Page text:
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  • Author or Editor: Mariapaola Bergomi x
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The following paper argues that Gorgias, and his anti-eleatic treatise Peri tou me ontos (PTMO), must be included among the critical points of reference of Plato’s Cratylus and, although Plato (as well as Aristotle) never mentions the treatise explicitly, that Gorgias’ linguistic conventionalism significantly influenced especially the third section of the dialogue and the arguments against Cratylus’ naturalism. The paper starts with some considerations on the importance of the PTMO, continues highlighting some interesting clues in the dialogue that may point to Gorgias as a philosopher and a philosophical character in Plato, and ends with some references to the arguments against Cratylus and especially to the argument on the impossibility of uttering false statements.

In: Plato’s Cratylus
In: The Philosophy of Spirituality


I shall discuss some aspects of Plato’s theory of language and linguistic conventionalism. My aim is to show that Plato’s approach to linguistics reflects first of all his personal position on the first generation (Protagoras, Gorgias, the Eristics) and especially the second generation (Isocrates) sophists; moreover, his personal conception of conventionalism is a response to Sophistic epistemological relativism. Indeed, Plato takes up and rereads Sophistic conventionalism in order to endorse a Socratic teaching method which is not only focused on the techne of language but carries meaningful messages and a philosophical content. I shall analyse some well known passages from Plato’s dialogues and I shall analyse some passages from Isocrates’ orations as well, in order to show (i) that Plato and Isocrates converge on the idea that it is necessary to build a new philosophical language (ii) that they diverge in the conception of technical language, the social nature of language and the goal of teaching virtue.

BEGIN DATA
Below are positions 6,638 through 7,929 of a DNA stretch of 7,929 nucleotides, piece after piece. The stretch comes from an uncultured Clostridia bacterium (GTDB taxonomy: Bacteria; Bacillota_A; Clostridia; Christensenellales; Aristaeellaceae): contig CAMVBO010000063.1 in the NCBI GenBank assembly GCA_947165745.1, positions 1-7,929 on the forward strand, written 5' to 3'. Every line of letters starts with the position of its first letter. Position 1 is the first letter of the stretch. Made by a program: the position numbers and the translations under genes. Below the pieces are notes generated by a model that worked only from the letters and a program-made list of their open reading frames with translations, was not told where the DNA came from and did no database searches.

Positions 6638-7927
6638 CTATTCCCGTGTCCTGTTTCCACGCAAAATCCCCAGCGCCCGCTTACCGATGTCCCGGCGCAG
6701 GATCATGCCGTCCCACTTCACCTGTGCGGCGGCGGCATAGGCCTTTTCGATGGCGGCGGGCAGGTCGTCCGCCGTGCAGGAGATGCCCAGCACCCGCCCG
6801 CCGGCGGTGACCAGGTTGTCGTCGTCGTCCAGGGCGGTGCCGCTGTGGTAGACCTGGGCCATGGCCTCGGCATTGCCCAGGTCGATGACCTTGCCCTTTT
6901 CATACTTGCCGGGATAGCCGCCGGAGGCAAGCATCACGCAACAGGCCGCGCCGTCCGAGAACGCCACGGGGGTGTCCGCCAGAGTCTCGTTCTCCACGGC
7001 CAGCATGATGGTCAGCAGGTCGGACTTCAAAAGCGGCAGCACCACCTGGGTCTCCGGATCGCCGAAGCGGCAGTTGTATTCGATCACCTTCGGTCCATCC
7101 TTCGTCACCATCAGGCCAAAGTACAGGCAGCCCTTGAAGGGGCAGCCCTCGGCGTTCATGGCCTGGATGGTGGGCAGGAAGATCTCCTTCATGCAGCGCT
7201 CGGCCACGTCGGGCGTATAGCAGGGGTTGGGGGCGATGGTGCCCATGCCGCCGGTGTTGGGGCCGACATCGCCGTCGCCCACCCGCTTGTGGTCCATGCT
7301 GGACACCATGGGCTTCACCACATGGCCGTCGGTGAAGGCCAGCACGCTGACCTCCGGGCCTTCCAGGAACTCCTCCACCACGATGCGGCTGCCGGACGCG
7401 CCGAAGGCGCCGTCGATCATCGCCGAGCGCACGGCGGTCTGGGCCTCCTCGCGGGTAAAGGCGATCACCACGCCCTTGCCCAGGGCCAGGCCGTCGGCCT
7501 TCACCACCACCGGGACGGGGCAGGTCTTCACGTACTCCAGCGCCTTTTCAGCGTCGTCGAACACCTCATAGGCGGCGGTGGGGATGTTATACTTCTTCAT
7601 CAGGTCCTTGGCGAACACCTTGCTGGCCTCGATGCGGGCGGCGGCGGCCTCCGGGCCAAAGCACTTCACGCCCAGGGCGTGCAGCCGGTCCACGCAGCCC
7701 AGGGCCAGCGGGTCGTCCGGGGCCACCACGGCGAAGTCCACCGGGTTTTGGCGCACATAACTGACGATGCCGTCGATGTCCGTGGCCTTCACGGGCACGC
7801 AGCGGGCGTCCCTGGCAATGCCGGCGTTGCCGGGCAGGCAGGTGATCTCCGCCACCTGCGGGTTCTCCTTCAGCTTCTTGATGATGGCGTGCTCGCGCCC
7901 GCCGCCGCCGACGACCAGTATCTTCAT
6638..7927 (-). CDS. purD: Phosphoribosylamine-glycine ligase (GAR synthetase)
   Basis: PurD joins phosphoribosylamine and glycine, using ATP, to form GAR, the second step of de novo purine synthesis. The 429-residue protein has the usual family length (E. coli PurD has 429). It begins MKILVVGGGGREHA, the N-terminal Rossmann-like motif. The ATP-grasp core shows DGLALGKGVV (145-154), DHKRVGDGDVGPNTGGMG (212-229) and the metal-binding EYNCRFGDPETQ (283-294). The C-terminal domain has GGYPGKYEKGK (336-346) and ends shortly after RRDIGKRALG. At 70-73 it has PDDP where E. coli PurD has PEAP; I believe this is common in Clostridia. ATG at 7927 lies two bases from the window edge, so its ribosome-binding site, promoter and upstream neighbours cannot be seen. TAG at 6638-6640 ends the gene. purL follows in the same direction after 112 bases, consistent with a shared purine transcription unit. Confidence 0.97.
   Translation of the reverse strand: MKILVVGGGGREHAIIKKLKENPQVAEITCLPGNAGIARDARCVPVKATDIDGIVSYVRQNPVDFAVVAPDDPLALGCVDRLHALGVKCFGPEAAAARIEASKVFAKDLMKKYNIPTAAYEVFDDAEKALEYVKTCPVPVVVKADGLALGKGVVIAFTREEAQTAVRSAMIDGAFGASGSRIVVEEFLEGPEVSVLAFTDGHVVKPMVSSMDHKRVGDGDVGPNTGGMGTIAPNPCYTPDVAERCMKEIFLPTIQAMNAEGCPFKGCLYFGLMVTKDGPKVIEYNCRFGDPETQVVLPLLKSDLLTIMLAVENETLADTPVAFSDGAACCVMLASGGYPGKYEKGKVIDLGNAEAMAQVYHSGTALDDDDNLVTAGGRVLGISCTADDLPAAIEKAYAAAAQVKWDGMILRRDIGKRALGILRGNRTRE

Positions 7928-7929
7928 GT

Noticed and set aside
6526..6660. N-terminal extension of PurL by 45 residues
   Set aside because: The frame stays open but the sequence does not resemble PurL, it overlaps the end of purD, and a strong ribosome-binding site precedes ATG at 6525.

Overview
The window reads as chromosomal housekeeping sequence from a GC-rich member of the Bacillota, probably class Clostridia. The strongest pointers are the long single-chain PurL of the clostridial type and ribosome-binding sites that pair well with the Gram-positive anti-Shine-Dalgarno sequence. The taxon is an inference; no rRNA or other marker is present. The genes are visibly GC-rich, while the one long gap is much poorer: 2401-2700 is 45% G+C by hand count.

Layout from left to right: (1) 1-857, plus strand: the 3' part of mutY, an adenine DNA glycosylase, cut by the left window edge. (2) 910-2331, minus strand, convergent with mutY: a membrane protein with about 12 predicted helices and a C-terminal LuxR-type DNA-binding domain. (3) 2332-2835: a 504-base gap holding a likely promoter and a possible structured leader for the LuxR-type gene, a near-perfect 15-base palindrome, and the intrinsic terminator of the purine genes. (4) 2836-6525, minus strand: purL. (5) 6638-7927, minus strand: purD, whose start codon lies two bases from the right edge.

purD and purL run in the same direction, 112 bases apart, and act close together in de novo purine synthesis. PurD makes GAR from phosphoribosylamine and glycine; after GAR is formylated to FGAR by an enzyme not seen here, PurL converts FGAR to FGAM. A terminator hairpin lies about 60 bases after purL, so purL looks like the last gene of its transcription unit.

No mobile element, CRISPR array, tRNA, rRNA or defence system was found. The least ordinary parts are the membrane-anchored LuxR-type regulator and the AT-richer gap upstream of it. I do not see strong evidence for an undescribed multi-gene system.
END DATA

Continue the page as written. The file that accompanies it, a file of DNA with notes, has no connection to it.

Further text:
In: Thinking, Knowing, Acting: Epistemology and Ethics in Plato and Ancient Platonism
In: Méthexis